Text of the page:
Junker then spoke and suggested that Mr Farage could be the next prime minister of the kingdoms of England and Wales. 

Farage, in his own nasty way, may yet prove to be Scotland's best hope of remaining in the EU.
 



 

Unbelievable. Farage certainly isn't smoothing the way for beneficial deals being struck.

 

Response to Farage and Alyn Smith.
 

 

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Ireland and Denmark voted back into the EU after new terms were agreed.  The UK could probably do the same.  Lots of hard talk coming from EU member states We'll see where we are a month from now .  Talks haven't started yet.  

I understand the desire for a second referendum but Scotland could find itself out of the UK with no certainty of getting back into the EU.  That looks very precarious for the Scottish economy - no Bartnett formula, no EU funding for certain.  Can the Scottish economy be self sustaining or is it wiser hang to on and see what new UK trade deals are negotiated?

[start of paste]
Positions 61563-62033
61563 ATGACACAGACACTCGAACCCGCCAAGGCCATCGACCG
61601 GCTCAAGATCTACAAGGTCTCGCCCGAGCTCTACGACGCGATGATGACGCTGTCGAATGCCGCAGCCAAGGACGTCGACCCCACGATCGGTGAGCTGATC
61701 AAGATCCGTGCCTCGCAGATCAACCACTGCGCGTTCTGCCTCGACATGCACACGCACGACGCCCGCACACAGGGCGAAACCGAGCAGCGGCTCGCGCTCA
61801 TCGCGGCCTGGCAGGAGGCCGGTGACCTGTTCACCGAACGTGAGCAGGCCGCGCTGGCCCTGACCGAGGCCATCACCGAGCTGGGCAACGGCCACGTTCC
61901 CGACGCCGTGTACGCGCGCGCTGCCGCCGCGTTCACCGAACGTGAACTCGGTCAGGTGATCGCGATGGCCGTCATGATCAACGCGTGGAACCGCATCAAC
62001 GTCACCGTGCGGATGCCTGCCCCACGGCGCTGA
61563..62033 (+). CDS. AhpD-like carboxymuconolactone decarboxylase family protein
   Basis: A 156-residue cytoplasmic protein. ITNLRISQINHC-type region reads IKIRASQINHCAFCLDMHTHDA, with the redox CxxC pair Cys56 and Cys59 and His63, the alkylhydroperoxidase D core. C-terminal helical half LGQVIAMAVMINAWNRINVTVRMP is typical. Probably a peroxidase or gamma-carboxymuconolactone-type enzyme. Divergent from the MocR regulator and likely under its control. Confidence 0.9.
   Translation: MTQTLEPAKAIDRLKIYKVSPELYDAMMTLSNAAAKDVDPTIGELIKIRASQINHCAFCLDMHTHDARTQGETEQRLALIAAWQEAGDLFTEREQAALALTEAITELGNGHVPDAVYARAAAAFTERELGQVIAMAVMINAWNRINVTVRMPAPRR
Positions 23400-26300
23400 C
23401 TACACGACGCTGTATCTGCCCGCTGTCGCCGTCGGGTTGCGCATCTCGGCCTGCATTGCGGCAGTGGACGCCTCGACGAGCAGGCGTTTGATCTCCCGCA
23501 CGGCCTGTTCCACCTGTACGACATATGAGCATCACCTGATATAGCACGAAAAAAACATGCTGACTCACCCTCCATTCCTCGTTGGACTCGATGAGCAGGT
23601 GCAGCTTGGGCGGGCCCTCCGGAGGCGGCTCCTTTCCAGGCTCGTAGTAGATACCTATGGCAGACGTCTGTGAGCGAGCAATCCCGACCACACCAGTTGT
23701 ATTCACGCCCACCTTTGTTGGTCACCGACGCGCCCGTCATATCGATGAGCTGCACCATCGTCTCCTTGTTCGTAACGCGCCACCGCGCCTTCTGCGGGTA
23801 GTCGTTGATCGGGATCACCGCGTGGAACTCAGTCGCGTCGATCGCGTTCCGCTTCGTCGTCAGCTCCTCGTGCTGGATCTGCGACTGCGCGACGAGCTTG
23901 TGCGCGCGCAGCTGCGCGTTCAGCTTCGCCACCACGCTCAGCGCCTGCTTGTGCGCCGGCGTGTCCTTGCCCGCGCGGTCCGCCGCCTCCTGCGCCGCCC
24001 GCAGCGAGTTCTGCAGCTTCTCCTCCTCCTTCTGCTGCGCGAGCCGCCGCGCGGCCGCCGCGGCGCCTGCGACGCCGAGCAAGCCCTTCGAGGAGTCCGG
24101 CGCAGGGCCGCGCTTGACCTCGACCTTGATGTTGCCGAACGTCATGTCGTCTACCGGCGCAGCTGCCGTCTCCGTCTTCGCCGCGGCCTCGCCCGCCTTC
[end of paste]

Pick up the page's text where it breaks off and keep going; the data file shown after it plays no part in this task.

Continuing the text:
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Angela Eagle puts in challenge against Corbyn's  leadership and the SNP want to be the official opposition.  Double O.o

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Maybe we'll get back to the old argument. If we're not getting the pound then we're not sharing the debt because if it wasn't for the UK's vast debt then, just like all the other country' Scotland would be perfectly capable of going it alone. But we're not at that stage. 

I don't like the suggestion about being the new Opposition as it further undermines Labour and they don't need any more aggro.

I think Scotland would be allowed into the EU if it was an Independent country, why ever would there be opposition to that?  How long it might take no-one knows.

In the meantime today's News is all about the bids for the Tory Leadership.  Gove's even in on it. Dear God.

I am enjoying the jokes. Crabb wouldn't be taking them forward – he'd be going sideways.

Talk about Salmond and Sturgeon. We've now got Eagle and Crabb.